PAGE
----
When coach Hue Jackson joined the Cleveland Browns last winter as part of a fresh new front office, there were a handful of questionable players left on the roster whose respective fate didn’t look good. Jackson and crew made it apparent early that, if there were concerns about your ability to help this team moving forward, you were likely to be sent to greener pastures.
In the time since, the Browns have indeed purged a good deal of players for one reason or another. Whether it was due to being on the wrong side of their career (Donte Whitner, Karlos Dansby), showed minimal promise despite draft status (Justin Gilbert) or who valued trips to Vegas more than concussion treatment (Johnny Manziel).
Last year’s first-round pick, center Cam Erving, survived the cuts, a move that surprised more than a few. Despite being a high selection in 2015, the former Florida State Seminole struggled mightily last season. That said, when Cleveland let Pro Bowler Alex Mack walk in free agency, it opened up an opportunity for Erving to prove his worth as the team’s starting center.
A bruised lung suffered in Week 2 set him back a bit, forcing him to miss three games. However, in the limited time Erving has been on the field, one thing has been made quite clear – he’s still miles away from being a viable starting center. As a result, the Browns need to start looking at ways to get him out of the lineup.
For what it’s worth, Erving has always been up-front about his NFL career to date. He admitted last season was a rough one, and hasn’t gone the Gilbert route of claiming his play was flawless despite a large amount of game film proving otherwise.
That said, honesty only gets you so far. An ability to play is far more important, and we’ve yet to see Erving display much of that.
This past week, Erving made his return as Cleveland visited the Tennessee Titans. The goal for a team which has already been forced to play five different quarterbacks this year was simple – keep rookie Cody Kessler as healthy as possible.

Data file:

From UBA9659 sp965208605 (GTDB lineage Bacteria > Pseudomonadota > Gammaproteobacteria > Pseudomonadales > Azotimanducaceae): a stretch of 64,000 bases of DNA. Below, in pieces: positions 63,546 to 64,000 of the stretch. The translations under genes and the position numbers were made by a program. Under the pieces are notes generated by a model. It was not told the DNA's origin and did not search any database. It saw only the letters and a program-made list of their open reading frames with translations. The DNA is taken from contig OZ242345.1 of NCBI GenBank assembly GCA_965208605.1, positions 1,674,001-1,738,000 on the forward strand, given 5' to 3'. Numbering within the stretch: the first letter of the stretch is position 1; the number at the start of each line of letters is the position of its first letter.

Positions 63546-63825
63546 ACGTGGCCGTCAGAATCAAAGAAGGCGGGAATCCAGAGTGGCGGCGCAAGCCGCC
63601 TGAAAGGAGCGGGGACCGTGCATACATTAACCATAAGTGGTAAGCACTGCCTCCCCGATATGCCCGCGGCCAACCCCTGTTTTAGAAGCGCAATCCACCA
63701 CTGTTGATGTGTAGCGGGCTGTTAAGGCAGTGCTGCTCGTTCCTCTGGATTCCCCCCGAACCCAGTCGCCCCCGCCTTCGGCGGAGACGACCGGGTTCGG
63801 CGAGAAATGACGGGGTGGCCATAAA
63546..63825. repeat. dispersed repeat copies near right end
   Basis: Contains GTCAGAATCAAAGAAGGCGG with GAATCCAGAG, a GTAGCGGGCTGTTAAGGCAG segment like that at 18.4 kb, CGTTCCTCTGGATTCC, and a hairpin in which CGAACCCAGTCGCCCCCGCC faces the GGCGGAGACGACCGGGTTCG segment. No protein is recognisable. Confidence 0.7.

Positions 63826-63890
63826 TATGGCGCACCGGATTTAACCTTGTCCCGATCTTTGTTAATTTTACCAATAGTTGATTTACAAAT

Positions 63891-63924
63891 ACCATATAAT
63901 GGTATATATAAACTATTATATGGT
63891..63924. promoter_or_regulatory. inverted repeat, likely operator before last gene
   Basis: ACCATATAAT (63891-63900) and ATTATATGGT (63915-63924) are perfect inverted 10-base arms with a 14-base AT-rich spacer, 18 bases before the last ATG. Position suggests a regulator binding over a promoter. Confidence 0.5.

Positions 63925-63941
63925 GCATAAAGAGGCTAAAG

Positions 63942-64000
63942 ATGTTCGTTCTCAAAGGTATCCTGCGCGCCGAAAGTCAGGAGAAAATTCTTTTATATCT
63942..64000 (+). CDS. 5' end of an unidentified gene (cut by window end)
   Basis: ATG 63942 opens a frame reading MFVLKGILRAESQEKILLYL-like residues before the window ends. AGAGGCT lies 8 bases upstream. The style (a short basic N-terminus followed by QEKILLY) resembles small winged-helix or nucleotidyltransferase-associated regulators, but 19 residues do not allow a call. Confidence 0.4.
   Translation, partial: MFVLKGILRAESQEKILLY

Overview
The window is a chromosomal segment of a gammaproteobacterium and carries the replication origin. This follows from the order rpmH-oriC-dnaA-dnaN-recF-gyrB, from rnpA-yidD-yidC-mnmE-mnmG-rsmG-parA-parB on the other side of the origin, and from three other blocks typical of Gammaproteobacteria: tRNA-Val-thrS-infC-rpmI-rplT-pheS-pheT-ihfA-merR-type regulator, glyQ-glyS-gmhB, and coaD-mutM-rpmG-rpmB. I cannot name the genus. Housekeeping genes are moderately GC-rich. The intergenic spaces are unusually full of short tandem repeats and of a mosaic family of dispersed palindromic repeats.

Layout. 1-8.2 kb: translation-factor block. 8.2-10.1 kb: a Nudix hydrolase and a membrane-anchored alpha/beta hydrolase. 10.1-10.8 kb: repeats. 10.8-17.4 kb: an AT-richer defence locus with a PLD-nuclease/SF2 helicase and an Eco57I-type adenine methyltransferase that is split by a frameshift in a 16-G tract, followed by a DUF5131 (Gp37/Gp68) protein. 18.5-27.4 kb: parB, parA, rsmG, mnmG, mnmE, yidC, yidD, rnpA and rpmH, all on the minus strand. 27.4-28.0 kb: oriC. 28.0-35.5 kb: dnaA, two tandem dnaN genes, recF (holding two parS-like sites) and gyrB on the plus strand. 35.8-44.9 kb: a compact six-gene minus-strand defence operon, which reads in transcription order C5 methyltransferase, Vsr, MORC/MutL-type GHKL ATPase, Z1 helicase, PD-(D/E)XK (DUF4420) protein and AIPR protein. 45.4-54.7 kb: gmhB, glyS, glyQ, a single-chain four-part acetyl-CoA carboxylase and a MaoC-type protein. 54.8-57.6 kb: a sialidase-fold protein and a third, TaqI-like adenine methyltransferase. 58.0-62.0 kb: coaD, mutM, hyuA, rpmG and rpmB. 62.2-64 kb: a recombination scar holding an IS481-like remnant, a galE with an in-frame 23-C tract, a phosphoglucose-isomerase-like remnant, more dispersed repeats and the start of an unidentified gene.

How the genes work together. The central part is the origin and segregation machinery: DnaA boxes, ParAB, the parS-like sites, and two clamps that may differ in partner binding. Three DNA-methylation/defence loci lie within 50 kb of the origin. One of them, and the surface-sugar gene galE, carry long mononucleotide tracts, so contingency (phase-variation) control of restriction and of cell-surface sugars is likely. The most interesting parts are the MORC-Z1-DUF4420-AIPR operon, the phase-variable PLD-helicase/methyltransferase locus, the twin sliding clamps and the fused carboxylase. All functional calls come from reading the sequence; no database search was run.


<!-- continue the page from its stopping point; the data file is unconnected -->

Said task was made quite difficult when the QB was under pressure within milliseconds of getting the ball. While this isn’t all Erving’s fault, he hardly looked like someone capable of protecting a quarterback.
Numerous replays in the Browns’ loss to Tennessee featured Erving either missing his block or getting bowled over with ease. Also seen in this footage was Kessler running for his life.
In his short career, this kind of scenario is quite common for Erving. For reasons obvious, this isn’t ideal.
Erving’s inability to block consistently is already bad enough. Coupled with his struggles at snapping the ball, it only makes things worse.
Shotgun situations were an issue for Erving through most of camp. The problem reared its ugly head in Week 1, just as the Browns had clawed back into a game against the Philadelphia Eagles. Having just cut the deficit to three and forcing a punt, Cleveland’s attempt to take the lead was immediately thwarted when Erving’s snap flew over Robert Griffin III‘s head, resulting in a safety.
While such a situation hasn’t happened since, it’s tough not to be concerned about a center who can’t block and occasionally struggles with snaps. Seeing as these are the two basic functions of someone in Erving’s position, it forces you to wonder just how much longer his leash is.
Quite frankly, his window of opportunity should be shutting soon. The rate at which Cleveland’s quarterbacks are dropping this year is alarming enough, there’s no need to add to it by putting them behind a center who can’t protect anyone.
The Browns don’t exactly have a ton of options in terms of replacement. The most feasible is to move guard John Greco back to center. He’s held his own in doing so this year, and though it would thin an already depleted line, right now it looks much more appealing than continuing to run Erving onto the field.
Cleveland’s front office has told us from the get-go its looking only for players who can help this team grow in the long-term. A center who struggles mightily at his job doesn’t seem to fit that bill. As a result, the Browns have to find a way to move on from Erving.